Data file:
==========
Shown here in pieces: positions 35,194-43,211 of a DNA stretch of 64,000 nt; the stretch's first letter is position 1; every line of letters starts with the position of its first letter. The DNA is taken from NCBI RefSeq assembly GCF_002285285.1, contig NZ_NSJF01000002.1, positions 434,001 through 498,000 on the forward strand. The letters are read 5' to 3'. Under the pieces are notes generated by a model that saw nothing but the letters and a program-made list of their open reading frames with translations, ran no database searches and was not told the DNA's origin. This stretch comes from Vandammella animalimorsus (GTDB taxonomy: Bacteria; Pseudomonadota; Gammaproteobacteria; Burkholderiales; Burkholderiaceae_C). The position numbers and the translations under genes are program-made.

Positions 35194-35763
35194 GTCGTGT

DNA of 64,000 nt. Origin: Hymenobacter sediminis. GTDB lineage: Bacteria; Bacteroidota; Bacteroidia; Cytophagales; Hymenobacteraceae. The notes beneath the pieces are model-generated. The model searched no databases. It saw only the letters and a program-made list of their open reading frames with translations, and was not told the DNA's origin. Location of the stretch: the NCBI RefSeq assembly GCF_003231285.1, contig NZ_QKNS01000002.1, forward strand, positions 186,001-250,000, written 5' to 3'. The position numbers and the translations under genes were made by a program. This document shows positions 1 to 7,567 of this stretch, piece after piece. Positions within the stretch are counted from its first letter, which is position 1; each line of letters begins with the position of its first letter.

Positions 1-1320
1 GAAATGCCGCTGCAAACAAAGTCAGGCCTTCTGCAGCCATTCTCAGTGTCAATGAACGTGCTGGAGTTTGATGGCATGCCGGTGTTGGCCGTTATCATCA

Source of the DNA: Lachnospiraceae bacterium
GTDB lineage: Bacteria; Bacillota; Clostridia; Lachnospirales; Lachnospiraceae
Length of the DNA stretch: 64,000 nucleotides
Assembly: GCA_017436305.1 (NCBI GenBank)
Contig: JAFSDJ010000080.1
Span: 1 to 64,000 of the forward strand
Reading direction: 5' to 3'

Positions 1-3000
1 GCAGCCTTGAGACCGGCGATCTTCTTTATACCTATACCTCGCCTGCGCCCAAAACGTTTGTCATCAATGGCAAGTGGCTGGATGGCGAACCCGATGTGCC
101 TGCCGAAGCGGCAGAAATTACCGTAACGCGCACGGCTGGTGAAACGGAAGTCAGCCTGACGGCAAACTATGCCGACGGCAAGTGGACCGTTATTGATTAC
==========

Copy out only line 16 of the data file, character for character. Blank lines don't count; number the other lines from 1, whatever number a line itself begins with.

101 TGCCGAAGCGGCAGAAATTACCGTAACGCGCACGGCTGGTGAAACGGAAGTCAGCCTGACGGCAAACTATGCCGACGGCAAGTGGACCGTTATTGATTAC